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Jeep Wrangler

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  • erickplerickpl Posts: 2,735
    I'm trying to locate a fog light mounting bracket for the OEM TJ fog lights. It is the bracket type that also helps align the fogs up or down.

    I've contacted the dealer - I'd have to buy a whole setup. Uh, no. Does anybody have a broken foglamp that they'd otherwise be pitching or have some sources I could try?

    -Paul
  • co2 is never in a liquid state.It sublimates, going directly from a solid to a gas, never passing through a liquid state.Think of it as ice cubes in your freezer.Ever notice them getting smaller and smaller without thawing out (melting)That too, is a form of sublimation. The only reason I know this is because I operated liquid o2n2 plants in the Navy for 5 years
  • yjbobyjbob Posts: 56
    Previous answer is partially correct. CO2 does not exist as a liquid at atmosphereic pressure (that is why dry ice doesn't melt - it goes directly from asolid to a gas). But at high enough pressure (75+ psig) CO2 can be compressed into the liquid state. So in pressurized tanks, the CO2 actually is a liquid, but when it discharges into the air, it instantly changes into a mix of CO2 gas and CO2 "snow".
  • hey everyone! I have a few questions, but they are all related to the lift. I have read the previous posts on lifts and they have answered many of my questions, but I have a few more and maybe even a few questions to be clarified.

    I have a 2006 Jeep Wrangler X model. It has been a GREAT vehicle for both travel and daily driving, but it needs some "beefyness" if you get what I mean. Its still completely factory, which I believe is understandable because I've only had the Jeep since last May.

    I want to get a 4" Series II Rough Country lift. My first question is if I can get away with keeping my stock wheels and putting 33" x 10.5" tires? I know they will fit and everything, but since they are not very wide, I was wondering if I could get some advice on whether they are safe or not (roll over risk...etc.).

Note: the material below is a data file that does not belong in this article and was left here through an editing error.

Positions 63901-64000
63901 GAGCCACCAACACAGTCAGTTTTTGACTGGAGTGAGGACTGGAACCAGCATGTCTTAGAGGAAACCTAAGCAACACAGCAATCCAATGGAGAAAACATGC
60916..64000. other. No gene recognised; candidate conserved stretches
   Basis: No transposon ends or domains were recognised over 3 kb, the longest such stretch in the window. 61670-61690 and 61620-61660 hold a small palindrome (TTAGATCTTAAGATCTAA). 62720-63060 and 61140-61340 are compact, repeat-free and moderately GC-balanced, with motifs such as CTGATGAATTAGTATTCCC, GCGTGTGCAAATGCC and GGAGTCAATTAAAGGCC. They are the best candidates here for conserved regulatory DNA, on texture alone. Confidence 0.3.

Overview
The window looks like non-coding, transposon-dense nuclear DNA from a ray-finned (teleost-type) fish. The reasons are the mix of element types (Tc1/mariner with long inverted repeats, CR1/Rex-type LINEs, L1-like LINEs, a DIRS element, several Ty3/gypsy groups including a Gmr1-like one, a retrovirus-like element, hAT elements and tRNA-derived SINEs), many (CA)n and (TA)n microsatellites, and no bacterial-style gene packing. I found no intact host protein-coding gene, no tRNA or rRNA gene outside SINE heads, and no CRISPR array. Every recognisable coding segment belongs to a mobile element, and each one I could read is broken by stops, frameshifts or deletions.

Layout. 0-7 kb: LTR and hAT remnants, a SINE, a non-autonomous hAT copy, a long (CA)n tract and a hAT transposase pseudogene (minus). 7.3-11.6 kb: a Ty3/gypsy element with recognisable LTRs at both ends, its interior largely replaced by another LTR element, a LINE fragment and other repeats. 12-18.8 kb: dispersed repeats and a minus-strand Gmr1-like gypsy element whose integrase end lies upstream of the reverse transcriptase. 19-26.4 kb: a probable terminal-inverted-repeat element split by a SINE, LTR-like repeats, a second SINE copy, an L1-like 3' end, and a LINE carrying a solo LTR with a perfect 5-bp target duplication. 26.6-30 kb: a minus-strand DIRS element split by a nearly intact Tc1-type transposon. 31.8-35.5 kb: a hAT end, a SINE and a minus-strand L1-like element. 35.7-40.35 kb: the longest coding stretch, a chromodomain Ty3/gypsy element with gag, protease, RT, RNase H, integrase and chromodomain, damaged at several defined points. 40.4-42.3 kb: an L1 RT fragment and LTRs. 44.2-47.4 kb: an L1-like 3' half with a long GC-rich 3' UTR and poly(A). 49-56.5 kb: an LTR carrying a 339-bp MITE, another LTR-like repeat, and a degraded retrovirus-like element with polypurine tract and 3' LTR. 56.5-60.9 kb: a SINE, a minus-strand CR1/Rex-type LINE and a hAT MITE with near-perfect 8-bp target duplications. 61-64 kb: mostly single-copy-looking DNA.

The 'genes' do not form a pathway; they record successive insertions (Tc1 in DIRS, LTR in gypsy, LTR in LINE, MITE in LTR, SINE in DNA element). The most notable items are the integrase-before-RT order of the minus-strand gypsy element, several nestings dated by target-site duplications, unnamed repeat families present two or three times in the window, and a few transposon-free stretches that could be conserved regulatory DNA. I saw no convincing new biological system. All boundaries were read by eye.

Ok, second question, I will not be offroading anytime soon because of how new my car is. I want to put some age on my vehicle before I run it through the woods. So in other words I will be a "poser" for a lil while. Does this mean I will need to get a replacement stablizer, slip yoke eliminator, and the CV custom driveshaft? Or since I will be staying onroad will I be alright without? I've also heard a lot about regearing. What is the benefits of that other than power, and if I don't regear will that hurt my vehicle?

    Any help will be very much appreciated! The site for the lift and those other parts are here link title
  • mac24mac24 Posts: 3,910
    A lift and larger diameter tires will raise the center of gravity but, unless you try to corner it like a sports car, the most noticable effect will be in extreme cambered situations offroad.

    With regard to s/stabilizers, SYEs, and custom driveshafts, the situation is reversed. A lack of the above will be most noticable on-road, in terms of serious vibration. Off-road, if you keep the speed down, you won't notice the lack of them at all, (though you may need to put a spacer on the rear end of the rear prop shaft).

    Not re-gearing might negatively affect fuel consumption and acceleration, but it won't damage your vehicle.
  • erickplerickpl Posts: 2,735
    Building on what Mac said:

    1. 33x10.5's should fit on stock wheels. I have 33x12.5's on my Canyons which are 8" wide.
    2. Your rollover risk will go up a bit since you are raising your COG. But if you drive prudently, the increased risk will be minimal.
    3. I've heard VERY mixed results about the Rough Country lifts. You may want to consider Rubicon Express or OME as better options.
    4. With a 4" lift, you will likely need either a transfer case drop (usually comes with lift kits) or do the SYE. The drop is a cheaper solution since you don't need the SYE, new rear driveshaft and adjustable control arms in back.